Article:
Come visit Venice in March for Venice Carnival (Carnevàl de Venexia), stay for the excellent exhibitions!
March days in Venice are beautiful, chilly days, and this year with Shrove Tuesday on March 9th, buzzing with carnival celebration.
The last week of Carnival kicks off with a competition for the best mask and everyone is welcome to take part: come and join the fun and put your best foot forward before the judges at the stage in Piazza San Marco on the mornings of March 1st and 2d, and who knows when they announce the winner on the afternoon of Sunday 3rd, it might be you!
If you missed the spectacular Volo dell’Angelo, which marks the official opening of the celebrations, not to fret, there’s still the equally spectacular Volo dell’Aquila (The Flight of the Eagle) on the morning of March 3rd. An Italian celebrity (whose identity remains unknown until a few weeks before the event) will “fly” from the top of the bell tower down into the Piazza.
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Prepare for the crowd of revellers filling the city to the brim on the final day of Carnival! The local police will be on hand directing people and setting up one-way streets. Still better safe than sorry – mind your belongings all the time and a marvellous time can be had by all! Another, final, flight will take place in the Piazza: this time it’s the winged lion’s turn! A symbol of the city, it has been watching over Venice for centuries and on Shrove Tuesday will claim its place as the city’s hero. A flag with the lion will be raised up to the Campanile. Before this ceremony, the most beautiful Maria will climb the stage after being brought on a boat from San Giacomo dell’Orio in the district of Santa Croce. After that, it’s spontaneous fun until dawn!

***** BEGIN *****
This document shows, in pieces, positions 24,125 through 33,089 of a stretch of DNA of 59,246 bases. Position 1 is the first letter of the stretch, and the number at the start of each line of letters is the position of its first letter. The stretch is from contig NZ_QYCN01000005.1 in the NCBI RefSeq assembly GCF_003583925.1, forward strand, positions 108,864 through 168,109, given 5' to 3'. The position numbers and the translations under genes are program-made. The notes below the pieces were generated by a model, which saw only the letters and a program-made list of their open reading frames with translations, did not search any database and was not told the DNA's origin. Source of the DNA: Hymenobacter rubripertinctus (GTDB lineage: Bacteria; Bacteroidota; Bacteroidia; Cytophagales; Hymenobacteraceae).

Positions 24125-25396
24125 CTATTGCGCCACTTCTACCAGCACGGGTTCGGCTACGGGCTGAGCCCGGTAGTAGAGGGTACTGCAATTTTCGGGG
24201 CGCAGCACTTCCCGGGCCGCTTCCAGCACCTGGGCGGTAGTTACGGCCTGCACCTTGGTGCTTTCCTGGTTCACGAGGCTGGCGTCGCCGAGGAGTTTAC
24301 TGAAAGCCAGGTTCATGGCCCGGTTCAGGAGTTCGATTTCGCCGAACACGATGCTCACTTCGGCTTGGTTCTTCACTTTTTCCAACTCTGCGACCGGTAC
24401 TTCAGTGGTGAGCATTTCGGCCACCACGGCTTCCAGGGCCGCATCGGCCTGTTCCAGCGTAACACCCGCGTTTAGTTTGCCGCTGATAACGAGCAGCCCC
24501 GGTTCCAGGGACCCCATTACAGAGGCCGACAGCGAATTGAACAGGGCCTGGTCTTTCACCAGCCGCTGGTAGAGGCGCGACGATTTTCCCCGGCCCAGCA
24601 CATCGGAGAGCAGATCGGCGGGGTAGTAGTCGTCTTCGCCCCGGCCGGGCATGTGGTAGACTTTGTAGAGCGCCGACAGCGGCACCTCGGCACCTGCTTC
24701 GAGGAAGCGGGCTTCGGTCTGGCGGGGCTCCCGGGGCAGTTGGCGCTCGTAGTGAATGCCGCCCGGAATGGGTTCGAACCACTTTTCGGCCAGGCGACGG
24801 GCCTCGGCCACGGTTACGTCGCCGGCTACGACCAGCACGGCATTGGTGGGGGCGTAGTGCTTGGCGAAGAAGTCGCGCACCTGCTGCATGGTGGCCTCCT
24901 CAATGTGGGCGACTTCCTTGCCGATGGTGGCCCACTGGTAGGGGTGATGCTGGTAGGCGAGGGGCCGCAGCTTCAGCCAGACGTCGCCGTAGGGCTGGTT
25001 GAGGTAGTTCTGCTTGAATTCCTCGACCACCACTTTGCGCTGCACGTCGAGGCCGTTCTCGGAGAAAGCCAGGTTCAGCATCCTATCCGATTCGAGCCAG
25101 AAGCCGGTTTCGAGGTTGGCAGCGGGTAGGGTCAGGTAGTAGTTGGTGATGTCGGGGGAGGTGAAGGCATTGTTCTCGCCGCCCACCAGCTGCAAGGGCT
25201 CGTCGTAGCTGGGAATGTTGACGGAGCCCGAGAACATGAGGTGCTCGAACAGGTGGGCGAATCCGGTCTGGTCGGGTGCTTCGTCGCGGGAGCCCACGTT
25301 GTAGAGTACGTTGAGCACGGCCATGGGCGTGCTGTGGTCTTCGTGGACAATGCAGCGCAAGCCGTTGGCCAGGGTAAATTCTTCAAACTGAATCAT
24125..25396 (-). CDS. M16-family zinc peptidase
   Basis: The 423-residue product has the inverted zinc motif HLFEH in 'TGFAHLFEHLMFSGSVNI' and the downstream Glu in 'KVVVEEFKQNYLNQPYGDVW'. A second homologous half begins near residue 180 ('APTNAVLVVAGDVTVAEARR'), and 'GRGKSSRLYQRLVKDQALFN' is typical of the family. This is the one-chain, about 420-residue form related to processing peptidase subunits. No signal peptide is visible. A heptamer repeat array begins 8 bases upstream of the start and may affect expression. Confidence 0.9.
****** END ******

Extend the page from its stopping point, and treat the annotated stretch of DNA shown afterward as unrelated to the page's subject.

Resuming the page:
The following day, Ash Wednesday, marks the beginning of Lent so this early March is the moment to taste as many frittelle as possible. These doughnut balls with raisins and pine nuts are a true delight made by the pastry shops according to their own recipes. Our favourites are Rosa Salva, Tonolo, and Targa.
Do plan to spend a few more days in the city after the festivities because … arts! Art lovers can’t (and shouldn’t) miss the exhibition on Canaletto at the Doge’s Palace (open every day 8.30-17.30). At the fascinating Palazzo Fortuny (itself worth a visit) the exposition Futuruins is open until March 24th. It explores the meaning attributed to ruins in the different eras. Lastly, the Peggy Guggenheim Collection (another place to visit no matter what) hosts an exhibition with a selection of postwar European and American art from the Schulhof Collection until March 18th (open 10-18 except on Tuesdays).